• In our house, I am the automatic thermostat.  Before everyone else gets up, I turn up the heat (but not as high as they might like) and I turn it down when I go to bed.  When we leave for vacation or for a few days, I turn the heat down.  I don’t turn on the AC if at all possible and finally gave in to the fact that although I’d love to leave the windows open all day, if it starts getting hot, it will stay cooler if I close them when the heat starts to rise.   If we’re gone for awhile in the summer, I set the thermostat at about 80.  When we’re home and it’s really hot a/o humid, I only use the AC if absolutely necessary and then bump it up slightly as it gets hotter outside, keeping the difference livable but not, like the grocery stores and most other businesses, like the deep freeze!  We use ceiling fans in our upstairs bedrooms, although I’ve never figured out how to make them go in reverse, which is supposed to be useful in winter.
  • I recycle everything I can and try to pass on anything I don’t use if at all possible, rather than throw it out.  I keep things I’m clearing out in garbage bags until a group like Purple Hearts calls and then enjoy having them pick up my “treasures.”  But I don’t pass on junk!  Anything that’s trash, goes in a garbage bag that ends up in the garbage, not a rummage sale or the Salvation Army store.  Anything good I have to get rid of, I put on the tree lawn early enough so that it’s likely to be taken.
  • When the girls were little, we used to pick up trash on both sides of our four-block street one day a week.  Now my trash pickup is mostly stopping on windy days to pull garbage cans out of the street and put them back on the tree lawn and bagging the litter blown into our yard.
  • I recycle paper at our church.  Instead of buying fancy note pads, I cut up paper to use to write my daily reminders on.
  • I combine trips while running errands.  Once my treadmill bit the dust, I decided I’d combine exercise and errands, so I either walk or ride my bike to places like the post office, shopping at a nearby grocery store, even the library if I don’t have too many books to carry.
  • I take the Megabus to and from Chicago if I’m not taking along a van-load of things.  That conserves money as well as gas and wear-and-tear on the van!  I’ve thought about taking the bus here in Cleveland but the schedules are so approximate and not often enough, there aren’t enough buses and it’s too difficult to get anywhere that’s not directly on one bus line that it wouldn’t be a good use of time.  We do take the rapid downtown sometimes.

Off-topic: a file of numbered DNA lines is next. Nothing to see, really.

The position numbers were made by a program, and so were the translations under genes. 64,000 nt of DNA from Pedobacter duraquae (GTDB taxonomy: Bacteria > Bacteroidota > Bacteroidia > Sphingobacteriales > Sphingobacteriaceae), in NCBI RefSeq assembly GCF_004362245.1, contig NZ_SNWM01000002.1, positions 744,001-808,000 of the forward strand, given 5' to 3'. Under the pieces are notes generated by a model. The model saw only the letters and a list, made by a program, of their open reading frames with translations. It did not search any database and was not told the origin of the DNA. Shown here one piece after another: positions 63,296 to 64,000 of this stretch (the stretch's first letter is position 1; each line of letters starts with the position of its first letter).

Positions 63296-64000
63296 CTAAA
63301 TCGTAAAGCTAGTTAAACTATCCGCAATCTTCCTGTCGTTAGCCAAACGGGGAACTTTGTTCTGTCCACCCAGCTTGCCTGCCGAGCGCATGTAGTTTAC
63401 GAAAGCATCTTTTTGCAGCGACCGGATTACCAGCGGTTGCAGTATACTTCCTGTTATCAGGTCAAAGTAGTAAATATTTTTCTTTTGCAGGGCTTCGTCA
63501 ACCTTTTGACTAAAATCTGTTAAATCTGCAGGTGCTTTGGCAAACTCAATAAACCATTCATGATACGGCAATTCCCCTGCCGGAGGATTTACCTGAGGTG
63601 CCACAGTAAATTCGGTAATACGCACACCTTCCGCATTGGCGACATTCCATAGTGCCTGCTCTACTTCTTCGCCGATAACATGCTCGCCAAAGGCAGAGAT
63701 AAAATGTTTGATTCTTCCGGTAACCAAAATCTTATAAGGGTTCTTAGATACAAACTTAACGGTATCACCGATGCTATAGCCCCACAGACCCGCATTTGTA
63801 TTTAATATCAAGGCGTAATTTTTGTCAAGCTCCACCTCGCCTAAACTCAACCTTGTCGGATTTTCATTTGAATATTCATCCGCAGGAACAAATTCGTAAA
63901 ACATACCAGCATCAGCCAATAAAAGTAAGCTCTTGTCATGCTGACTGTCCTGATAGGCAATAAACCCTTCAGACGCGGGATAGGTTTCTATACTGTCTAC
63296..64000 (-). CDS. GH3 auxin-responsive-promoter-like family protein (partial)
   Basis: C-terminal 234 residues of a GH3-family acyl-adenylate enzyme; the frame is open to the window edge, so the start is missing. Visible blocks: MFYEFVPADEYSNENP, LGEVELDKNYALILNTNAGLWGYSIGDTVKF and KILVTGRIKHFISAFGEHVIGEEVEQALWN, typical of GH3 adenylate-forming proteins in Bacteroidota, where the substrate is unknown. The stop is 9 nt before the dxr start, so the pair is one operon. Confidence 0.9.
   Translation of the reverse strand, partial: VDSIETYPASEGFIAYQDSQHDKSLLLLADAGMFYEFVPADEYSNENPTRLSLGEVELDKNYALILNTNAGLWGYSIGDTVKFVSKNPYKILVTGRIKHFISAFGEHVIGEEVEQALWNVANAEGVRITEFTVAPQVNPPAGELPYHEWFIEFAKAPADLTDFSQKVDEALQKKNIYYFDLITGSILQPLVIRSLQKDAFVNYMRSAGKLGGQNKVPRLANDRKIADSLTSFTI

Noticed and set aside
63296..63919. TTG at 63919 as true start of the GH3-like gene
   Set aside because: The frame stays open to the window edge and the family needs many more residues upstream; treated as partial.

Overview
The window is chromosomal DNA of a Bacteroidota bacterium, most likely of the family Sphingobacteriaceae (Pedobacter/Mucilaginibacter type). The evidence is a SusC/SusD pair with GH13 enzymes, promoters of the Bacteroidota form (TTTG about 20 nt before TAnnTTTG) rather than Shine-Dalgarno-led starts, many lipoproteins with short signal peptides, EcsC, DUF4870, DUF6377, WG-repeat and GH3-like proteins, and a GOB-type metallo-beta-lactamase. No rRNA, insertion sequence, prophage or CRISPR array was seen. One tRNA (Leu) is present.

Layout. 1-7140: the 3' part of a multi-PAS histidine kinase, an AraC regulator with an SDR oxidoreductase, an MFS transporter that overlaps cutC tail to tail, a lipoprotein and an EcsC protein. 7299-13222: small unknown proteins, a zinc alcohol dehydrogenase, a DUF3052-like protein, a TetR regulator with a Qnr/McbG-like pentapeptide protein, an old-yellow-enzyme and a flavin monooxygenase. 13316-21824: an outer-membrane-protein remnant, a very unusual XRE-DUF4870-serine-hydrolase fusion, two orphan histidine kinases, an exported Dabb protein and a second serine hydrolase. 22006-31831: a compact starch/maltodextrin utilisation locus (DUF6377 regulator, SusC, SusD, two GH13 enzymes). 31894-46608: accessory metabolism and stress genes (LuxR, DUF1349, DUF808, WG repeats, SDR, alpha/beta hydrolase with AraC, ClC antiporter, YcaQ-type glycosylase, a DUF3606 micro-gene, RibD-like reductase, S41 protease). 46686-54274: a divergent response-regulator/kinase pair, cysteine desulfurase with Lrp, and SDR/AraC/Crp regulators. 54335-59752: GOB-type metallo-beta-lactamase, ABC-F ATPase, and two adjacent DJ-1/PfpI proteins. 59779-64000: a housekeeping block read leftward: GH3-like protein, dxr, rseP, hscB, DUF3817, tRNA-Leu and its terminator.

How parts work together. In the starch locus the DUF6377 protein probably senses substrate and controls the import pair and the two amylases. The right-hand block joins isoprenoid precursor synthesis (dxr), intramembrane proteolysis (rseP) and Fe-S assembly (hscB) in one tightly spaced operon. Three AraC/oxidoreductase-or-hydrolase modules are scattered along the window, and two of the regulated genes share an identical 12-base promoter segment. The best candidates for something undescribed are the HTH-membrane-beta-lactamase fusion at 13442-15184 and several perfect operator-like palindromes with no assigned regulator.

• For a number of winters, we’ve burned wood in our wood-burning stove, which is inserted into our fireplace.  All the wood we’ve used and have currently stacked in the backyard has been scrounged (but not hauled illegally.)  When I hear the whine of a chain saw, I go out to take a look and if possible, ask if I may take some of the wood.  The guys from the city have started calling me “The Wood Lady.”  Our woodpiles are full now but when driving, I always keep an eye out for wood sitting on the tree lawn.  I’ve also been known to stop when I see a tree being taken down and ask if I can take some of the wood.  I kept our house and that of a friend stocked that way for several years.
  • And don’t hate me, but I admit that when I heard about the phase-out of 100-watt bulbs, I stocked up on about a bazillion of them.   Yup, it’s true.  I know, Al Gore­­ won’t send me a Christmas card this year because of that, but  I’m not convinced of the truth of the length of time the new bulbs last (or I wouldn’t have to replace them for years, instead of as often as I do) and I don’t appreciate the bit of mercury in them, which we’re told we should treat as hazardous if the bulb breaks.  What about when the bulb’s thrown out, which will happen to a lot of them?  Where can you even take them to recycle?  What happens to the mercury when they’re recycled?

Well, that’s what I’m doing.  I may have forgotten a few things and I’m sure I’ll add more as I find ones that work for us.  Feel free to share your tips.  I love to hear what works!